Jonathan Ross by Jonathan Ross

In common usage, “mobility training” has come to mean what “flexibility training” once meant for many of our clients. Whatever we are calling it, it’s a good idea to examine two joints essential for movement.

Mobility Gatekeepers: Hips and Shoulders

The hips and shoulders provide the most potential mobility in all three planes of movement and they form the point of connection between the extremities and the torso. As a result, successful movement is only possible with sufficient mobility in these two joints. An individual’s arm movement is only as good as the shoulders; likewise, leg movement is only as good as the hips.

This article highlights two very common problems for each joint and presents a few exercises to work on a solution for each.

The order of the exercises will follow a sequence of:


  • Soften = Self-massage, with the intent of either regenerating the tissue we want to be more active or softening restricted tissue that is preventing movement of the target area
  • Lengthen = Stretching, joint distraction
  • Strengthen = Activating muscle or “strengthening” (even though we are not using strength loads, this term will be most familiar to clients)

There are times where it is appropriate to perform self-massage both before and after exercise. (For more details and helpful tips on self-massage techniques, check out this ACE blog.) Self-massage can be used to loosen tight tissue (similar to how chewing gum needs to be chewed to blow a bubble) and can rehydrate and “wake up” inhibited tissue.

Common Hip Problem: Glutes Don’t Work When Doing Glute Bridges

Just because we call it a glute bridge doesn’t mean it will automatically work the glutes. For many people who never feel this exercise in their glutes, it makes sense to consider why. Most often, it is tightness and/or hypertonicity in the hip flexor muscles that is neurologically inhibiting the glutes from firing. Often this is combined with more use of the lower back and hamstrings to pick up the slack for the neighboring glutes. So people lift their butts, but the butt muscles don’t do much of the work.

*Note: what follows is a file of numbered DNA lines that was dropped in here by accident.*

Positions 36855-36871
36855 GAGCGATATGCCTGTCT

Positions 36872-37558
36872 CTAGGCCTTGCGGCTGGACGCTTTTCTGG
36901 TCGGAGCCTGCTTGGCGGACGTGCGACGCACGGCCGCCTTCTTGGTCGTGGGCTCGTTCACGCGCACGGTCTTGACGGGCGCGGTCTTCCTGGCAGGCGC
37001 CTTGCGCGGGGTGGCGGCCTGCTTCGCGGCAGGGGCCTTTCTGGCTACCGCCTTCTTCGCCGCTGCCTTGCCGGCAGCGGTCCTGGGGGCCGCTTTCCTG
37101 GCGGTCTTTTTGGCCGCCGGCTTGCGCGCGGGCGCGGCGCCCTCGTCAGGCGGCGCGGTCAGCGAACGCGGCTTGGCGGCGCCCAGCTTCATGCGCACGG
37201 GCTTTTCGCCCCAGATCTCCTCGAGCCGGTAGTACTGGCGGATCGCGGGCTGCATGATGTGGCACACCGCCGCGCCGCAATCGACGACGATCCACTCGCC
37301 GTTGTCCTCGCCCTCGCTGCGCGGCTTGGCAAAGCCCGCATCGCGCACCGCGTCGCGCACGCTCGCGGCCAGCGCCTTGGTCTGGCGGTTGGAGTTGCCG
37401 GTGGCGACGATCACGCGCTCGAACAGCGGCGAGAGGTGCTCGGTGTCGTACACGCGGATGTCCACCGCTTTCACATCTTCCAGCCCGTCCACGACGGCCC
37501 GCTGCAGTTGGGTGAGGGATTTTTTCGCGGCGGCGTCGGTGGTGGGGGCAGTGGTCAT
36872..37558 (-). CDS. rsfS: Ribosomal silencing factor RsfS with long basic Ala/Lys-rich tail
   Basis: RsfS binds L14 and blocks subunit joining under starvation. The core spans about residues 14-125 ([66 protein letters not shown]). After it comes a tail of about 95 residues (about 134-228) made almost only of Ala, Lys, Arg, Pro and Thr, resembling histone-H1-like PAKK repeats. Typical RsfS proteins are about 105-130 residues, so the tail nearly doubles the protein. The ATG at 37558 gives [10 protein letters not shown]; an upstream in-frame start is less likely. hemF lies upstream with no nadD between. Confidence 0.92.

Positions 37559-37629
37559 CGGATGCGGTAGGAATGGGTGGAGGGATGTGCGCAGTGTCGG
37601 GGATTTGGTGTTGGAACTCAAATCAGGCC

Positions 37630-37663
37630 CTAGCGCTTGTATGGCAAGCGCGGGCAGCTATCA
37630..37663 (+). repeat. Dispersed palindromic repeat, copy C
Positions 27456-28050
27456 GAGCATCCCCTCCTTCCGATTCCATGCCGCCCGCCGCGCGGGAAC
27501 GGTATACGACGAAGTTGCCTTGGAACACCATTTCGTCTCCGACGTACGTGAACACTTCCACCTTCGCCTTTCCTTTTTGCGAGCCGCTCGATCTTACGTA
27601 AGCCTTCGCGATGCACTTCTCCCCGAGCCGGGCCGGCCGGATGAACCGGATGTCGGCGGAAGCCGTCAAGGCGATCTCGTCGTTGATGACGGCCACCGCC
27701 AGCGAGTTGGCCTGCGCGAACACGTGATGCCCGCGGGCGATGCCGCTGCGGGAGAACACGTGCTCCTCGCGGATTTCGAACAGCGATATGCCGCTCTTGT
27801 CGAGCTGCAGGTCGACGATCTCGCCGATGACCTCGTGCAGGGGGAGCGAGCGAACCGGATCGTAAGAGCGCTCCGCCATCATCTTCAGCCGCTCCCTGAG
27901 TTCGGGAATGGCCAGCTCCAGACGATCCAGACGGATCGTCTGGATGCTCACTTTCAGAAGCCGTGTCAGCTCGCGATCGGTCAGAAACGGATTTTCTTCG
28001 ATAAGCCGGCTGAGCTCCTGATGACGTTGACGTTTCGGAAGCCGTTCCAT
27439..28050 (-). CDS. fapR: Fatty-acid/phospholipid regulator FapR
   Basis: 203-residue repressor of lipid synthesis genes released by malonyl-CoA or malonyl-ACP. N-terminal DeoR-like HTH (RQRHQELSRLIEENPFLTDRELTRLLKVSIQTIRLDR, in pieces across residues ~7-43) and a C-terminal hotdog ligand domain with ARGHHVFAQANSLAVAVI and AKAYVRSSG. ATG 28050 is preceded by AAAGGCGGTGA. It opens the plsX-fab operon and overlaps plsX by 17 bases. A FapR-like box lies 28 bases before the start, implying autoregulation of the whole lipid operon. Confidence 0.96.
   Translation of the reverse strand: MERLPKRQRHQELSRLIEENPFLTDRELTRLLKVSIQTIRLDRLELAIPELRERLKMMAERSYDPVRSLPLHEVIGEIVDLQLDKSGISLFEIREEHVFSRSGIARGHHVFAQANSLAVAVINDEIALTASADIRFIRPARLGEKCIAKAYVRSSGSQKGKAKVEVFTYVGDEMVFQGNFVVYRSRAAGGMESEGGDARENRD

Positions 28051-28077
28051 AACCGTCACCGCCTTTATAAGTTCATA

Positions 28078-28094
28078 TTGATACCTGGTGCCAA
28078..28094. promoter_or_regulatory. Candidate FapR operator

The Fix for “Gluteless” Glute Bridges


1. Glute
2. Adductor




Tri-planar Hip Flexor Stretch With Joint Distraction

Complete 5 reps each of the following as shown in the video. 

  • Front-to-back Shift
  • Lateral Flexion
  • Hip Rotation (each direction)



Glute Bridge

Perform 12-15 reps. The use of the Sling Shot is optional and adds a frontal plane load to the traditional sagittal plane movement of a glute bridge.



Common Shoulder Problem: Rounded Shoulders When Rowing Because Back Muscles Don’t Work

Rounded shoulders during rowing is more common in men than women simply because men are more likely to spend an inordinate amount of time training the chest muscles. However, because both men and women spend a lot of time sitting, it’s become a concern for everyone. When performing an exercise such as a seated cable row or single-arm dumbbell row, for example, you often see the arms doing all the work.

Shortened chest and/or shoulder muscles potentially combine with shortened, overactive upper-trapezius muscles to inhibit action of the lower and middle trapezius and rhomboids. This inhibits proper scapula motion when rowing and limits the action of the back muscles. The problem is illustrated in this video.

The Fix for Inactive Upper Back Muscles


1. Chest (Strand and Ball)
2. Upper Trapezius (Body Back Buddy)



Suspension Trainer Shoulder Stretch

Complete 10 reps with a brief hold in open shoulder position.




Scapula Dips

Perform 20 dips. 


Wrap Up

The soften, lengthen, strengthen sequence provides an opportunity to rapidly improve the health and hydration of a tissue and optimize nervous system control, and gets the right muscles firing at the right time. Wherever you see a mobility problem, consider how you can use various exercises in this sequence to improve a client’s function.

Functional training can help all adults improve movement efficiency. Learn how you can functionally train your clients with ACE’s Functional Training Specialist program.

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